Water and COVID-19: An early overview from California
The novel coronavirus, COVID-19, is affecting people across the globe, in states and cities, in our backyards, and our own living spaces. Unlike many other kinds of disasters, which are relatively geographically and temporally limited, this one is hitting many millions of people around the world at essentially the same time. However, the experience of COVID-19 is not the same for everyone – it varies by many of the same factors that affect other disaster and public health outcomes including race, income, employment type and status, household responsibilities, and housing status.
Like many people, I spent the early part of 2020 trying to understand what was happening, and settling into a new mode of work in mid-March. It's been a challenge to make sense of how water appears in the COVID-19 response. As I started to compile some initial resources, I wasn't sure what I would find. While related concerns about food safety abound, less has been written about water. However, because hand washing is an essential tool in slowing the spread of COVID-19, the water issues become clear pretty quickly.
First, the novel coronavirus has made it evident once again that access to safe and clean water is, among other things, a critical public health issue. When it comes to water safety, the Centers for Disease Control and the California State Water Boards, among others, have developed clear guidance, with the water boards stating that “state-required treatment process removes viruses, including COVID-19.” Dave Eggerton, executive director of the Association of California Water Agencies, said in an interview with the Public Policy Institute of California: “The virus is not a danger to our public water supplies, and buying bottled water in response to it is unnecessary.”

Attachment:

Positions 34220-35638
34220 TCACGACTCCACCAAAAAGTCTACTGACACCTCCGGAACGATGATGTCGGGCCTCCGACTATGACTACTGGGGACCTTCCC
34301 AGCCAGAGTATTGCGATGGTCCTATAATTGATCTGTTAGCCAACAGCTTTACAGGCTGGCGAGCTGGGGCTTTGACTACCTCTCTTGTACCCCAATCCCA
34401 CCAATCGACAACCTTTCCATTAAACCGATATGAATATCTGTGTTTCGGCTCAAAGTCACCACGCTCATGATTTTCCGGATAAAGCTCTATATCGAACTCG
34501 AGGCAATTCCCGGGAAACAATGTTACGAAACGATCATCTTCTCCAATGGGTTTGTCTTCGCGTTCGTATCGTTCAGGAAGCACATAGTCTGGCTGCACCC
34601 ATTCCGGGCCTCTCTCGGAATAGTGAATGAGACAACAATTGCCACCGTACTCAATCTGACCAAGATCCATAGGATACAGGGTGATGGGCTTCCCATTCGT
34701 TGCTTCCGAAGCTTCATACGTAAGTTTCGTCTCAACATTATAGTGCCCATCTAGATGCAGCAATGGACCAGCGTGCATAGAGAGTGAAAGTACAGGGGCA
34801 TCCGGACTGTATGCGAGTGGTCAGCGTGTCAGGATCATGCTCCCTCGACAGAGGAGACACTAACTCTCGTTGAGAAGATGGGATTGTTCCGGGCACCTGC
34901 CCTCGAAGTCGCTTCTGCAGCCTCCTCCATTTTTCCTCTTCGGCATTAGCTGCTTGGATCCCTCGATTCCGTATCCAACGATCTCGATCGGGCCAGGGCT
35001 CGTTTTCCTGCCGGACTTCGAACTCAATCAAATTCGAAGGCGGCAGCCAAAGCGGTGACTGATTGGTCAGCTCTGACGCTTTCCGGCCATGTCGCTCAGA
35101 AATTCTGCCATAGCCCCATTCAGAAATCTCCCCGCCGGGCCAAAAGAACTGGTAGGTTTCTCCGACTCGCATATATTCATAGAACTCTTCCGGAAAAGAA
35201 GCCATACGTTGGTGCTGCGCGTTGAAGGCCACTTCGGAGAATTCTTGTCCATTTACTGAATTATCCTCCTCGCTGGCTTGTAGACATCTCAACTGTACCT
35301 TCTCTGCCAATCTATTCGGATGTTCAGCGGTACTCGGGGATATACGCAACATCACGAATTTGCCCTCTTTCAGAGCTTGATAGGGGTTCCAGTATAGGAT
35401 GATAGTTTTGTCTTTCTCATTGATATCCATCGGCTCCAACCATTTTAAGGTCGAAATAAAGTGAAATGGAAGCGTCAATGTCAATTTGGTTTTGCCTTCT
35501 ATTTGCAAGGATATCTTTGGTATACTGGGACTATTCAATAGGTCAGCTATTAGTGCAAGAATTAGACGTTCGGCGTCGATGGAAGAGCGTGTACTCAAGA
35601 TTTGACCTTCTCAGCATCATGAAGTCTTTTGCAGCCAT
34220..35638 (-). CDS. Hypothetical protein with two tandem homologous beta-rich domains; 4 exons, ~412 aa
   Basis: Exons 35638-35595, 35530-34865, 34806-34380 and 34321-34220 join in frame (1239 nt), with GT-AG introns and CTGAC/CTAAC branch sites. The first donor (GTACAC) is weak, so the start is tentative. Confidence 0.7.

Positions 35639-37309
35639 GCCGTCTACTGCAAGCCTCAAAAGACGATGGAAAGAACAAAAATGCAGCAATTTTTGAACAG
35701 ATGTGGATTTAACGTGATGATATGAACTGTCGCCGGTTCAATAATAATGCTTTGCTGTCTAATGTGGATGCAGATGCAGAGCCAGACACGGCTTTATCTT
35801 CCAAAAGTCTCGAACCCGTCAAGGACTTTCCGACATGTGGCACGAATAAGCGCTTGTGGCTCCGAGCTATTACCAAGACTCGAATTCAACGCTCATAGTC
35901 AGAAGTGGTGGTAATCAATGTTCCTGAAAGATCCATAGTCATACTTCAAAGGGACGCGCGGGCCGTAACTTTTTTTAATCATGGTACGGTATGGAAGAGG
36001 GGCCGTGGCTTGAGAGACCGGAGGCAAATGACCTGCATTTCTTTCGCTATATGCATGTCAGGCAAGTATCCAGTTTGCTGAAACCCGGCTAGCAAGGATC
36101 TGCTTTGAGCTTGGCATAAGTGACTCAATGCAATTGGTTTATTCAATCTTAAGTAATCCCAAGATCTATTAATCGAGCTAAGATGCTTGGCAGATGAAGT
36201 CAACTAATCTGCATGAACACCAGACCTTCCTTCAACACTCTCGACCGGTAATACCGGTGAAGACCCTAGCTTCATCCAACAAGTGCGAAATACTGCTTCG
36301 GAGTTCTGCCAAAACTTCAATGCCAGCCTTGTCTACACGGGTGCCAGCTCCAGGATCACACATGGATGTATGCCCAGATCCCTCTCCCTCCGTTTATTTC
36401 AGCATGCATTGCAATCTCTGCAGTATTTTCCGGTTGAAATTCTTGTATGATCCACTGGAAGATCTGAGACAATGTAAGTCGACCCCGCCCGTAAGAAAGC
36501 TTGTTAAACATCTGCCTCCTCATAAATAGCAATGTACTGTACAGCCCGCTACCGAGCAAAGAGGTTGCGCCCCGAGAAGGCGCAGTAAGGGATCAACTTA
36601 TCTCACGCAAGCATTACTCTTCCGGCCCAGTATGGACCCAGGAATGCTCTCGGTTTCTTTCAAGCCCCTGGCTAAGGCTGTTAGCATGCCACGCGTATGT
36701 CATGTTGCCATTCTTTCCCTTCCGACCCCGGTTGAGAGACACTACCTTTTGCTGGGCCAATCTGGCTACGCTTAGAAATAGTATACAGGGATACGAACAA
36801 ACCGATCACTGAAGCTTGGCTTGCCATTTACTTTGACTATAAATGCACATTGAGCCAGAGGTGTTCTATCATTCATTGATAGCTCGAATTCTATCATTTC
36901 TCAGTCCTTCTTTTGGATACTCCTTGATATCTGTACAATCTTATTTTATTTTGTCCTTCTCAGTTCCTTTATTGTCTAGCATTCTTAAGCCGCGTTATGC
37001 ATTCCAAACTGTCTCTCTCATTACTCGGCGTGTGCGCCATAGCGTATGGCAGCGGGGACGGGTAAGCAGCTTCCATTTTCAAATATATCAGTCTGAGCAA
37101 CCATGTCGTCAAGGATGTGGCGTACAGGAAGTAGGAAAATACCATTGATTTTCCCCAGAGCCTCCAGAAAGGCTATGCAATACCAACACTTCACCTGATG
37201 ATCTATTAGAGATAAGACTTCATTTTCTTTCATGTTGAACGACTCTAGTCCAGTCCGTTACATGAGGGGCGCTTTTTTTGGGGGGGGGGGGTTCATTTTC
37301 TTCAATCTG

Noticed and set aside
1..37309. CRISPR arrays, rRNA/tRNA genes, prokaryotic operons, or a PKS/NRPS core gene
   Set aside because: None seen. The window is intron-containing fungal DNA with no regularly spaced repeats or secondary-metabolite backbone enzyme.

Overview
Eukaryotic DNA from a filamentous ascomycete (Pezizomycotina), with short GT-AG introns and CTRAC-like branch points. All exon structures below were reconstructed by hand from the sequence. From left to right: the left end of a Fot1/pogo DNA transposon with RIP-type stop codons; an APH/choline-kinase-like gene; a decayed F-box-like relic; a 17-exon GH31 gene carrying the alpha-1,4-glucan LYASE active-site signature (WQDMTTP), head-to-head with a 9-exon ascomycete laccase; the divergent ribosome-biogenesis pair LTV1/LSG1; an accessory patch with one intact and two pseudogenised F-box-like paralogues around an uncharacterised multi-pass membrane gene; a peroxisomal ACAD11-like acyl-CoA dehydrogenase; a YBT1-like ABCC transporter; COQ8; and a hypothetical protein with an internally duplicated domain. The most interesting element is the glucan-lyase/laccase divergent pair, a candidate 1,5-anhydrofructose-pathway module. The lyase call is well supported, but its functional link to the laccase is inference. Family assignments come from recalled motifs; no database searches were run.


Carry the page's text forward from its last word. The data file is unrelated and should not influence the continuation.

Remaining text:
However, not everyone has the same access to safe water. Recognizing that, California's Governor Newsom issued an executive order restricting water shut-offs for homes and small businesses and restoring service for some others. CalEPA provided further guidance on the issue. In addition, measures have been taken by some municipalities to provide housing for those without, and to increase the number of hand-washing or other types of hygiene stations that are available for unhoused populations.
While access to safe, clean water is critical, ensuring that waste products are handled correctly is yet another challenge. Many are concerned about things like wipes and paper towels being flushed down toilets due to the very real shortage of toilet paper, which can lead to sewer system problems, including back-ups. As inconvenient as it may be, people are urged to put anything other than toilet paper in the trash – not the toilet – to ensure that sewage overflows do not lead to yet more public health problems.
On the research side, there are some interesting stories emerging. For example, because signs of the novel coronavirus may be detected in sewage, water treatment plants could give some indication of the presence of the virus in the absence of, or in addition to, individual testing. There are also interesting questions related to changes in water use as people's lives have shifted dramatically, and how that will impact utilities.
Because we are still early in the process of dealing with this global pandemic, new information will continue to surface. We have put together a web page that includes links to further resources, including some in multiple languages, and are updating that as more become available.
Please visit our “Water and COVID-19” page for more information, including multi-lingual resources where possible. For information on a broad array of COVID-19 issues, including agriculture, food and nutrition, and gardening, visit the UC Division of Agriculture and Natural Resources information pages.